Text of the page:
Dr. Wally is also optimizing techniques for the screening of dry bean varieties for tolerance to root rot pathogens, both indoors and outdoors, allowing for quicker risk assessments. In the field, researchers will be using multi-spectral cameras mounted on unmanned aerial vehicles (UAVs), commonly known as drones, to capture optical and thermal images to better assess root rot risk.

Soybean Cyst Nematode (SCN) & Other Pests in Dry Bean

A challenge shared by many dry bean growers in Western Canada is dealing with pests and/or parasitic fungi.

SCN is the number one yield-reducing pathogen on soybean in North America. Dry beans are a host of SCN and many of the productive dry bean growing areas in Ontario overlap with soybean production. By comparing yields of dry bean trials in numerous locations in Ontario that have varying levels of SCN infection, researchers will learn more about how much damage SCN does to dry beans. “Our research will fill a current gap in the understanding of SCN impacts on dry bean production,” says Dr. Wally.

Chris Gillard, Associate Professor, and his team at the University of Guelph are developing even more effective pest management strategies for each of the major pests/fungi commonly encountered in pulse production. They are also collaborating with other researchers to develop molecular control options.

Growers can apply our results to their farm right away, with the goal of increasing yields the following year,” says Gillard. “We will also determine the efficacy of various management tools, to ensure that growers are using the best tool available.”


“The ‘gold standard’ for management of disease and pests is to have resistant and/or tolerant plant varieties,” says Dr. Sean Prager, Associate Professor, Department of Plant Sciences, at the University of Saskatchewan. “It is cheaper, more environmentally friendly, and requires less labour.”

Dr. Prager and his team are identifying traits and genes in lentils that are involved in resistance to pea aphids and viruses. They hope that the genes they identify can be integrated into breeding programs to produce virus and aphid-resistant or tolerant varieties.

Tools in Your Toolbox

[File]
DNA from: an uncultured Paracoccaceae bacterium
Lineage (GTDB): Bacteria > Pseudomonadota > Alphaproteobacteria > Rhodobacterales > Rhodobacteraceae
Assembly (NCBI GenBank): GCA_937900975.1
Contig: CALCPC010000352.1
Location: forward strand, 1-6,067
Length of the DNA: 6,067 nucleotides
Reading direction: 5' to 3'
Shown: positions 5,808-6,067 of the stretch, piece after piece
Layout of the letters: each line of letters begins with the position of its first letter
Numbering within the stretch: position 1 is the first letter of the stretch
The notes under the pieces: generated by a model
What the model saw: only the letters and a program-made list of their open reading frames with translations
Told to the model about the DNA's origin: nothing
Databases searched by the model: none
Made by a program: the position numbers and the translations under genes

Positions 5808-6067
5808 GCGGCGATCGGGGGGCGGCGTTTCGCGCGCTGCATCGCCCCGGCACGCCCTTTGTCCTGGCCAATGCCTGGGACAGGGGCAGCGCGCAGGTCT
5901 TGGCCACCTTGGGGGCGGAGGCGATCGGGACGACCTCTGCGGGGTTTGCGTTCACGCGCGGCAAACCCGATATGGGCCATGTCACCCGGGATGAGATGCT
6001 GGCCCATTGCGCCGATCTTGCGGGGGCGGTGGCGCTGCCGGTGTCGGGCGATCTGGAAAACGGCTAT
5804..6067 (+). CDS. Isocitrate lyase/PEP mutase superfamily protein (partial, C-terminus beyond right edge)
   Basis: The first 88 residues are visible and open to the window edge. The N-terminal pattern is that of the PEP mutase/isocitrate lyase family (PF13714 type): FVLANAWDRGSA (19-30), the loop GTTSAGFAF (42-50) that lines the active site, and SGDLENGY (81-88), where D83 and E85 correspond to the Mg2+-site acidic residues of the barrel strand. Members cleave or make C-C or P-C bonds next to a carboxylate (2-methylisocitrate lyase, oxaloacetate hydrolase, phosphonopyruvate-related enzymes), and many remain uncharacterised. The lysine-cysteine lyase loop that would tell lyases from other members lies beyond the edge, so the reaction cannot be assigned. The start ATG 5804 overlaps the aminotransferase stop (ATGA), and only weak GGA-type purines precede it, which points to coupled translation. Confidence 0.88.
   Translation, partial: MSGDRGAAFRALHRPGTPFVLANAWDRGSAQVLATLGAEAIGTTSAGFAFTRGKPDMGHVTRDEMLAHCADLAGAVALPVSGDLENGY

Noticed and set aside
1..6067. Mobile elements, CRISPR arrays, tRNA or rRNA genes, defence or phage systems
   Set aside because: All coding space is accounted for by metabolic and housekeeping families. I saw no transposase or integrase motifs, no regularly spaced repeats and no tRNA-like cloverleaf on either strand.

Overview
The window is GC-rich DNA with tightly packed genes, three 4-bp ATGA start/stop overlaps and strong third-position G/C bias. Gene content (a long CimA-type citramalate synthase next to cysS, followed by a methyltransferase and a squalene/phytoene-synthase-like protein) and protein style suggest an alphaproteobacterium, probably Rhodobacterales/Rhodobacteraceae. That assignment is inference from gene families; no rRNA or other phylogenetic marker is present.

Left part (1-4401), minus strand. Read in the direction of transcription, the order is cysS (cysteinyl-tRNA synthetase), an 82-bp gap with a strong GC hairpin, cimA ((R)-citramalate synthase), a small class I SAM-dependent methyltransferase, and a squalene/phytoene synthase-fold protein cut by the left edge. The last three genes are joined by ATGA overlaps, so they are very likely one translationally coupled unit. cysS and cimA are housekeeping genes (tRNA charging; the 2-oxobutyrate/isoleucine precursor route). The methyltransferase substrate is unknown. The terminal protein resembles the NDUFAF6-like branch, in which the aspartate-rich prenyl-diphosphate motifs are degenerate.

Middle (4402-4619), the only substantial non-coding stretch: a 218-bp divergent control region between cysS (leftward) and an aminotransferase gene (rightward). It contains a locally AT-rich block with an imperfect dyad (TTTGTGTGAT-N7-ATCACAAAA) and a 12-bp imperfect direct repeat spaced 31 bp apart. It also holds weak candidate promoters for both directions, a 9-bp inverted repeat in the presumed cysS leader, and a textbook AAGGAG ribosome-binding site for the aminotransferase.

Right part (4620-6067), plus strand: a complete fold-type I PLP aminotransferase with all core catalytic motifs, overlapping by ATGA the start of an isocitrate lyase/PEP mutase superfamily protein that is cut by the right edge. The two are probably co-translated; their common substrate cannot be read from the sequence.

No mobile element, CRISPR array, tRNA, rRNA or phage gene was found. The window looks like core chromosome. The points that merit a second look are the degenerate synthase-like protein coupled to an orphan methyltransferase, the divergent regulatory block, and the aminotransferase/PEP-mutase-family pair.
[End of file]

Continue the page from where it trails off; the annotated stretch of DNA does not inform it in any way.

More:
Tools to help prevent and minimize the harmful effects of root rot and pests are in development for Canada’s pulse growers. New soil testing options, biocontrol agents, advanced fertilizer practices, and pathogen evaluations are being created and tested by researchers in laboratories and field trials across Canada. In conclusion, these collaborative efforts commit to provide Canadian pulse growers with effective tools and practices, building resilience against root rot and pests while maximizing yields and profitability.

Project: Accelerating solutions to root rot of pea and lentil using a multifaceted and integrative approach 
Principal Investigator: Dr. Syama Chatterton, AAFC 
Industry Funders: APG, SPG, MPSG 
Project Cost: $2,360,346 

Project: Large root systems in pulses for drought tolerance, carbon sequestration and root rot resistance 
Principal Investigator: Maryse Bourgault, University of Saskatchewan 
Industry Funders: APG, SPG 
Project Cost: $1,613,690 

Project: The interaction of climate change with pest management and fertility in dry bean 
Principal Investigator: Chris Gillard, University of Guelph 
Industry Funder: OBG 
Project Cost: $850,300

Project: Identifying potential resistance to pea aphids and aphid-transmitted viruses in lentil 
Principal Investigator: Dr. Sean Prager, University of Saskatchewan 
Industry Funder: SPG 
Project Cost: $651,650 

Project: Towards a better understanding of dry bean root rot and soybean cyst nematode management 
Principal Investigator: Dr. Owen Wally, AAFC 
Industry Funders: MPSG, OBG 
Project Cost: $592,496 

Alberta Pulse Growers Logo
SPG Logo
Manitoba Pulse & Soybean Growers Logo